Besides the video controversy, Bieber has had a rocky year thus far with his January DUI arrest, criminal vandalism (“egging”) charge, and his high-profile on-again, off-again relationship with Selena Gomez. But soon after the controversial videos leaked, Bieber posted an excerpt from Sarah Young’s Jesus Calling devotional book on his Instagram account. Just a few days ago, Bieber and Selena Gomezattended a bible study together.

Someone once said that the Gospel is just one beggar telling another beggar where to find bread for free. Unfortunately, we Christians are quick to point out the sins and shortcomings of celebrities, yet rarely do we take the awareness of celebrities’ flaws as a catalyst to pray for them. Eighteenth-Century Scottish Preacher Oswald Chambers said that “God gives us discernment not so we can judge, but so we can be intercessors.”

Now, don’t get me wrong here. I’m not advocating that we excuse the wrong behavior of celebrities. I simply want to challenge fellow Christians to choose to see past the fame to the brokenness, and as a result, to extend compassion.

Bieber reminds me a lot of David in the Bible. Both are public figures who committed giant mistakes in the public eye. But even after committing adultery and murder, God still chose to use David as a King. In the same way, I believe God still plans to use Bieber in a mighty way in pop culture, not because he is perfect, or the most well-behaved Christian, but because he is a broken human being desperate for God’s grace.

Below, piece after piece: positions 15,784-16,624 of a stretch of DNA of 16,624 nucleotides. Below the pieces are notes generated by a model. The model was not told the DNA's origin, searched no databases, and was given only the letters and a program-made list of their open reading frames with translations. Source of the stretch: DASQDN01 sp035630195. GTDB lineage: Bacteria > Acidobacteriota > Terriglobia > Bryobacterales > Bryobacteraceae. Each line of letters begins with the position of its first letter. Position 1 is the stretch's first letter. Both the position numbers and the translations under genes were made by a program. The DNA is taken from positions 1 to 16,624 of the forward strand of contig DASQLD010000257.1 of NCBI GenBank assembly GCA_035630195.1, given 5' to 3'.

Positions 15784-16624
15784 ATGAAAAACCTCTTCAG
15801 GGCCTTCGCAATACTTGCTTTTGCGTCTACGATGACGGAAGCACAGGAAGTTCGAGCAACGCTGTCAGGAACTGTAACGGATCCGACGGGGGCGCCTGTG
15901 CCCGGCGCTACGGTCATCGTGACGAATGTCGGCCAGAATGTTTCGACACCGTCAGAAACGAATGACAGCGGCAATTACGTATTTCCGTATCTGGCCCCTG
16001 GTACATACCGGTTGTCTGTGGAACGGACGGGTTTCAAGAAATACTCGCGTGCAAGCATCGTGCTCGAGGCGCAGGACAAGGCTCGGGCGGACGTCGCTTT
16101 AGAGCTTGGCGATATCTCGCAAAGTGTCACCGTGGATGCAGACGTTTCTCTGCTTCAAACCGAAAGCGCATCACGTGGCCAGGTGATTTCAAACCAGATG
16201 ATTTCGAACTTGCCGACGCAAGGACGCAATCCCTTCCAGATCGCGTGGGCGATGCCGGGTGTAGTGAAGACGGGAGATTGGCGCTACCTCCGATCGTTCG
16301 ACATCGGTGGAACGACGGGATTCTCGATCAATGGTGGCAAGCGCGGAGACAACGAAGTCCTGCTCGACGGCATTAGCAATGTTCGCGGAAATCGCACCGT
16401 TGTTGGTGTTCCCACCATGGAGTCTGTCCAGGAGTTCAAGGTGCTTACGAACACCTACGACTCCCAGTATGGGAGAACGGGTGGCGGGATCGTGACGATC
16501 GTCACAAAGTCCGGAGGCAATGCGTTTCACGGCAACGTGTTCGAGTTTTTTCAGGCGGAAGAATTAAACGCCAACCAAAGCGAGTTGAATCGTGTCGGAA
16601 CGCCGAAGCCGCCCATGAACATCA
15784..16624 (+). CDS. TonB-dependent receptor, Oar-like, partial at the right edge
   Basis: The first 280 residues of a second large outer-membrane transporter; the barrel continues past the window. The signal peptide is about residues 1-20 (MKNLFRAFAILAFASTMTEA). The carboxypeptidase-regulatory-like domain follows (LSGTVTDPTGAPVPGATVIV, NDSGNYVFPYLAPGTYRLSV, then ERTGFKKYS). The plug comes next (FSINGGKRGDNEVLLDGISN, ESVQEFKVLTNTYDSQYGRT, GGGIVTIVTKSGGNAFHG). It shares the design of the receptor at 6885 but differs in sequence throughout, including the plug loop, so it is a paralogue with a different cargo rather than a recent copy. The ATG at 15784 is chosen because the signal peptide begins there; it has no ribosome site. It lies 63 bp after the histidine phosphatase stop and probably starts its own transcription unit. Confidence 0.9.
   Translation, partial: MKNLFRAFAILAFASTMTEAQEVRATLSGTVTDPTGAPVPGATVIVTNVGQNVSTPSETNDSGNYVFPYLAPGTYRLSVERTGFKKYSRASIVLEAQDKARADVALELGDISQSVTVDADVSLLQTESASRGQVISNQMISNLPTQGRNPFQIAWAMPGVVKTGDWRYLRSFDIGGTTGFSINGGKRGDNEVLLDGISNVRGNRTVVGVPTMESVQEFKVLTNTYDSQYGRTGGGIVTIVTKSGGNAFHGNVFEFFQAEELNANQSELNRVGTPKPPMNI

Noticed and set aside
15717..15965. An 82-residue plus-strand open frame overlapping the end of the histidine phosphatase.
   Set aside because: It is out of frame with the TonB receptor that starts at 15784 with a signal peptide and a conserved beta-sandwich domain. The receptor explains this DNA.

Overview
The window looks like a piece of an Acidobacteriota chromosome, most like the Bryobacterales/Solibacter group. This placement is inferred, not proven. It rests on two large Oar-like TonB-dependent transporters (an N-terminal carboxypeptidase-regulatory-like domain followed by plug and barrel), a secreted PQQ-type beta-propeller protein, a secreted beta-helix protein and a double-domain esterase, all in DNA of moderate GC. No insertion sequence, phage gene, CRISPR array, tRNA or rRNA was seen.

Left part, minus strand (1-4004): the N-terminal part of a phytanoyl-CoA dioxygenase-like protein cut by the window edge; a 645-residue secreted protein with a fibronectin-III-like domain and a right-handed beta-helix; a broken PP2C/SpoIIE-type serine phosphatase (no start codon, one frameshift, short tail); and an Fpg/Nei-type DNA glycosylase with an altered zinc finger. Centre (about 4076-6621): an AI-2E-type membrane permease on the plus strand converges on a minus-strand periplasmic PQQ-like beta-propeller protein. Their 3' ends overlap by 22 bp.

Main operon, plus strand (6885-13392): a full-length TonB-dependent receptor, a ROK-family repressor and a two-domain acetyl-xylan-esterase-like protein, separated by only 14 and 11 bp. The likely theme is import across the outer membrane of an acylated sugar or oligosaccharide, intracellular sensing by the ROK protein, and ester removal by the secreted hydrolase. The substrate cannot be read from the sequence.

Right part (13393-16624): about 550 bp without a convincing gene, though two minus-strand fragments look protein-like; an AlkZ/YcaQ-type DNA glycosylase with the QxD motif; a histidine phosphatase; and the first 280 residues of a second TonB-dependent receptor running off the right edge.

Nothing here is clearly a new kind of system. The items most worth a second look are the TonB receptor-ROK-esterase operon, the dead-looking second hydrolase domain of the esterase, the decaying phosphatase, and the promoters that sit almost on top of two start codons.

In my own personal life, I’ve been learning that I don’t give hope to others by having it all together. I give hope by being transparent about my flaws, yet being secure in the love and forgiveness that Christ Jesus provides. It has been my prayer for the past several months that Bieber would have a “Gethsemane” experience. As Christian Author Ken Gire says, Gethsemane is “where we go when there’s no place to go but God” (Source). In other words, we usually meet God at rock-bottom.

It’s my deepest desire to see young celebrities like Justin Bieber to arrive at their “Gethsemane” to truly see their need for grace. I would love to see every young celebrity have a similar experience to what Anthony Evans describes in his song “The Way That You Love Me.”

My way, destroying me / I couldn’t see I was my worst enemy / So You took away till my soul ached / And I knew that it was no mistake / Anything that meant anything to me was gone